Tularemia in Central Anatolia
- First Online:
- Cite this article as:
- Ulu-Kilic, A., Gulen, G., Sezen, F. et al. Infection (2013) 41: 391. doi:10.1007/s15010-012-0355-1
- 317 Downloads
Tularemia is a bacterial zoonosis with diverse clinical manifestations depending on bacterial subspecies and the route of the infection.
We collected data prospectively of cases diagnosed and treated for tularemia in our institution during the epidemics from December 2009 to August 2011. Specific antibodies were screened by a microagglutination test. Throat swab and lymph node aspirate cultures were obtained and polymerase chain reaction (PCR) was performed on these specimens. Lymph nodes were characterized on the basis of ultrasound reports.
A total of 139 patients were confirmed with tularemia. The age range of the patients was 6–83 years (mean: 43) and 84 (60.4 %) of them were females. Patients had clinical presentations compatible with oropharyngeal (74 %), glandular (15.8 %), and oculoglandular (5.0 %) tularemia. Ultrasonography (US) was performed in 108 patients. Antibiotics (aminoglycosides, quinolones, and doxycycline) were used in 138 patients. Fine-needle aspiration (FNA) or surgical drainage of fluctuant lymph nodes were performed in 51 (39 %) patients. Therapeutic failure was observed in 43 (30.9 %) patients. Elevation of erythrocyte sedimentation rate (ESR) and C-reactive protein (CRP) levels were observed to be significantly higher in patients with therapeutic failures (p = 0.003 and 0.004, respectively). The success rate was significantly higher in patients with early treatment (p = 0.004). No difference was found between the effectiveness of aminoglycoside or quinolone treatments. The increase in the short and long axes, and the characteristics of lymph nodes detected on US were significantly associated with treatment failures (p < 0.001). Intranodal necrosis was found in 45 patients. The treatment success rate was 40 % in patients with intranodal necrosis.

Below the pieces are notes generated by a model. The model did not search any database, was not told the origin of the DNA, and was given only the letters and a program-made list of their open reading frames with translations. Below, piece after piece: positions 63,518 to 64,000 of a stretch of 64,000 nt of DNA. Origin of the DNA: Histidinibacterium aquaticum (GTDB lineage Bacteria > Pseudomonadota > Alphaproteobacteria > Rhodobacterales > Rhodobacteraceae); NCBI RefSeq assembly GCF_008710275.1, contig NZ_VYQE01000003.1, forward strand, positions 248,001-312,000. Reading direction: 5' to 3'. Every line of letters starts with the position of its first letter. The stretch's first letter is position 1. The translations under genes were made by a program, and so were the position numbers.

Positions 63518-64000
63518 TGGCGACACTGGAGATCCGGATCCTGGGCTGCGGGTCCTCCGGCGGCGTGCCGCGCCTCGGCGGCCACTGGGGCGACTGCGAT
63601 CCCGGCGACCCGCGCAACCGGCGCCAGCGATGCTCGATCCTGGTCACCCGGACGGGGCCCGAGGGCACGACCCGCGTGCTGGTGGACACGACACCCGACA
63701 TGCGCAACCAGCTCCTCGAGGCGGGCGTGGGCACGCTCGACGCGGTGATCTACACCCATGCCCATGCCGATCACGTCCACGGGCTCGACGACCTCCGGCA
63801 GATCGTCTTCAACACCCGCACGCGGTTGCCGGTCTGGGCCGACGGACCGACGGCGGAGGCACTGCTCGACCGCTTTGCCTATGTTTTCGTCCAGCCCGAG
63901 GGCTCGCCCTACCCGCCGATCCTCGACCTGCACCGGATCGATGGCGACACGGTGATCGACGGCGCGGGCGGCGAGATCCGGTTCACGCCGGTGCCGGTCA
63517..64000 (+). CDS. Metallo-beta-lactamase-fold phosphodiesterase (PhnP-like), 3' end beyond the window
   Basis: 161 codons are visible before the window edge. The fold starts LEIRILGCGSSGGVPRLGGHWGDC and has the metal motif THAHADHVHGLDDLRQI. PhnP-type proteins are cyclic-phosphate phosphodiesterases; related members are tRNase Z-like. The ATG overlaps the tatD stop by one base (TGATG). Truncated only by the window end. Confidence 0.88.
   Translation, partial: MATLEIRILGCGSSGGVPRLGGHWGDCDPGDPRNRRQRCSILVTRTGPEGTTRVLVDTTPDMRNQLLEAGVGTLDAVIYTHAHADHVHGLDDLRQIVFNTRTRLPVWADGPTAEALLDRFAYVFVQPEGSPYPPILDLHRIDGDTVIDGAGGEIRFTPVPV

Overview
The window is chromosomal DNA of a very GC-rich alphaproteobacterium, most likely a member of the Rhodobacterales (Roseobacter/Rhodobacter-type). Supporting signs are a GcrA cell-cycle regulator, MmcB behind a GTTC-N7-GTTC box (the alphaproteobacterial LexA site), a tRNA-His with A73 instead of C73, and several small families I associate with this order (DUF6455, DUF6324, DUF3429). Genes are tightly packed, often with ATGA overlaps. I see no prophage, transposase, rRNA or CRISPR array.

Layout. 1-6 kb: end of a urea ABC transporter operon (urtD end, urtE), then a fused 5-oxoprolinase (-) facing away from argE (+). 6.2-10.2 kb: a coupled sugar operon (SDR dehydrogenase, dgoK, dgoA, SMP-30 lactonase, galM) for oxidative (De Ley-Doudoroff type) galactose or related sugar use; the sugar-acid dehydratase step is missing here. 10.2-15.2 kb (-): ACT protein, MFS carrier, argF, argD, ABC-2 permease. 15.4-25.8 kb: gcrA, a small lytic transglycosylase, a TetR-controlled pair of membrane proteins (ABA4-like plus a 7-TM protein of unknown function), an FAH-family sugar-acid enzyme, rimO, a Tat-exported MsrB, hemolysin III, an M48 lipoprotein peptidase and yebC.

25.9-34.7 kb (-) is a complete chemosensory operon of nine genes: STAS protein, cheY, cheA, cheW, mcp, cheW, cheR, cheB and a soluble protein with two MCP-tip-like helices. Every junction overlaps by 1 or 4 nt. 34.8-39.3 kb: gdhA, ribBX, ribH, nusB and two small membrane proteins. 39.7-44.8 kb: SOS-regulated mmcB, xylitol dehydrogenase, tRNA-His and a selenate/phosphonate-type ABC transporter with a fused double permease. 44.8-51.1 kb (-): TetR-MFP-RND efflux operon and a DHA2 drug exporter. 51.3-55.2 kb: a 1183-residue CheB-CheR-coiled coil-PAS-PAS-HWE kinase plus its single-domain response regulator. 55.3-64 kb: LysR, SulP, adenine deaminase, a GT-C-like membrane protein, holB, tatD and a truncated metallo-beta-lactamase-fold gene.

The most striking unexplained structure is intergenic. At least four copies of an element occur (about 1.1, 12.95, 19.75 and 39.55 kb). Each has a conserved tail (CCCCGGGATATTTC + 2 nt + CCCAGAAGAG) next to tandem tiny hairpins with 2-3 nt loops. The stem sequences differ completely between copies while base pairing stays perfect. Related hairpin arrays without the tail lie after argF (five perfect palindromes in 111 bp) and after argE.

To the best of our knowledge, this is the first study defining the US findings of patients with tularemia and its association with treatment success. Ciprofloxacin is an effective and convenient choice in epidemics of tularemia and early treatment is still the cornerstone of successful therapies.